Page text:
A new trend in sports has many Americans fuming: Pro athletes are sitting out our National Anthem in protest over racial issues.
But one college basketball coach makes sure that on his court, when his players compete, sacrifice is both understood and acknowledged.
Buzz Williams, coach of the Virginia Tech Hokies basketball team, insists his players stand at attention during the National Anthem. In the spring of 2015, he brought in members of the military to drive home his point — long before entitled pro players ever thought of disrespecting the time-tested “Star-Spangled Banner.”
Coach Williams asked the service members to stand in front of his players’ chairs. Then, he had his players face the military members.
“We didn’t earn those chairs,” he told his players. “Your talent didn’t earn those chairs. How tall you are and how fast you run, how well you shoot, didn’t earn those chairs.”
He added, “I didn’t earn the chair. These guys, when they were your age, interrupted their life, they paused their education, they changed their career, and they gave their life for those chairs. So when the anthem is played — we’re going to stand like grown men. And we’re going to honor men like this, that gave their life, so we can have a chair to sit in.”
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The video of his instruction to the young players went viral.
No wonder — plenty of other coaches feel the same way about the National Anthem.
“I can’t stand when I see this younger generation not standing at attention and quiet for the 113 seconds it takes on average for the National Anthem,” said youth lacrosse coach Brian Tobin of Reading, Massachusetts. “I spend that time reflecting on how good we got it here, and I always ask myself how I can make this country better. I count the stripes and I count the stars and at the end of the song I always whisper, ‘This is the best country in the world.’ Is it the most perfect country in the world? No. We have a lot of work to do here — but taking a knee to me is just plain lazy.”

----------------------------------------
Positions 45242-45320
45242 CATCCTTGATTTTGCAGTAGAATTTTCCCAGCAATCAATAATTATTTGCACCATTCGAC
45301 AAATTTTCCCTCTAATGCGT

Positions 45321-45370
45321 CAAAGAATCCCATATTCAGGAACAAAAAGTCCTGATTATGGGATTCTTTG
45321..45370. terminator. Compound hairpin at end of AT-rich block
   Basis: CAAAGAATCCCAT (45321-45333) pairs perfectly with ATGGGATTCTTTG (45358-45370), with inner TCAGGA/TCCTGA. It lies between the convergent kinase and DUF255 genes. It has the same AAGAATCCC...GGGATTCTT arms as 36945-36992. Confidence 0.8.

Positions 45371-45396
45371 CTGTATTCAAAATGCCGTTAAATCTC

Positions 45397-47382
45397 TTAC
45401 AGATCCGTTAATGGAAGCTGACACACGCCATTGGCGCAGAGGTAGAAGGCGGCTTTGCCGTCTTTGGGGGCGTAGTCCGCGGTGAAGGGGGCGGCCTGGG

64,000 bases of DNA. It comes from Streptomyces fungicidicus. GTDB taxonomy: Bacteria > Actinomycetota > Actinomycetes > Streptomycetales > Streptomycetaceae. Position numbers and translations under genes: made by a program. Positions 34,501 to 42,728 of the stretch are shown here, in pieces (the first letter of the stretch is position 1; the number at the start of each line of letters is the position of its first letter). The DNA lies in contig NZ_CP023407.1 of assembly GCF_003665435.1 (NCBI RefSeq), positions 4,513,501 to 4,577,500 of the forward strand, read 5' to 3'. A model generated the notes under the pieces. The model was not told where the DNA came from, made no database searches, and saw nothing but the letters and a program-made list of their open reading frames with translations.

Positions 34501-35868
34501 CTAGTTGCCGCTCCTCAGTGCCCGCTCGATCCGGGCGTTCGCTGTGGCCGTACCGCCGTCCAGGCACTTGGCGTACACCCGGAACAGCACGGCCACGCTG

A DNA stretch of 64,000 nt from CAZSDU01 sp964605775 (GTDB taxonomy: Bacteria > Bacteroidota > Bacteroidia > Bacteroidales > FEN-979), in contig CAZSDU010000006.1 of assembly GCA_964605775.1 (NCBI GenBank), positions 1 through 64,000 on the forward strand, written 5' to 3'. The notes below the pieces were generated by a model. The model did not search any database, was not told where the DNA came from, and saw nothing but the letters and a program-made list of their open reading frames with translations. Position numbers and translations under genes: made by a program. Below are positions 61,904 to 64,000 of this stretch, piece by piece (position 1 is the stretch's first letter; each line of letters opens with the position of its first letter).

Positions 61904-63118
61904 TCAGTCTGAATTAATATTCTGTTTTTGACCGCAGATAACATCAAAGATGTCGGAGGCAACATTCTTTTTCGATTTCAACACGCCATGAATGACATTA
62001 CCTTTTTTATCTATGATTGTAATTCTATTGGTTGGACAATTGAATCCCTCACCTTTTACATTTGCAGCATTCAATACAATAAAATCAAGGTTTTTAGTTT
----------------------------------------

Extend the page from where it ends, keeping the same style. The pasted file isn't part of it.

[lz_bulleted_list title=”National Anthem Facts” source=”http://www.pbs.org”]In 1814, Francis Scott Key wrote the lyrics while he was detained on a British ship in Baltimore.|Before it was named “The Star-Spangled Banner,” it was called “The Defence of Fort McHenry.” Key changed the name to better represent the flag and the U.S.|President Herbert Hoover signed the bill that made the song the National Anthem in 1931. Prior to that, the United States Navy had used it in official ceremonies.|During the Civil War, the Union Army translated the song into German in the hope of recruiting German soldiers.|In 1861, Oliver Wendell Holmes Sr. added a verse advocating that American slaves be freed.|The first sporting event to hear “The Star-Spangled Banner” was a baseball game in 1862 in Brooklyn, New York.[/lz_bulleted_list]
Many entitled pro athletes don’t know or remember real sacrifice. Throwing up a defiant fist, taking a knee, or linking arms is a lot easier than taking to a battlefield in a foreign land, and indicates not a rough or tough man — but a clueless one.
“Volunteer to make this country better,” said Coach Tobin of Massachusetts. “Work with the poor and homeless, help find the oppressed jobs and a purpose — so they will have the strength to fight back.”
He added, “Fight crime, pay your taxes, support your community, coach, vote, petition, boycott — but never take a knee. I ask my players to take a knee when they are too tired to move on. We are far from done because there is so much more work to do.”
“I am never tired enough to stop working for the greatest country in the world.”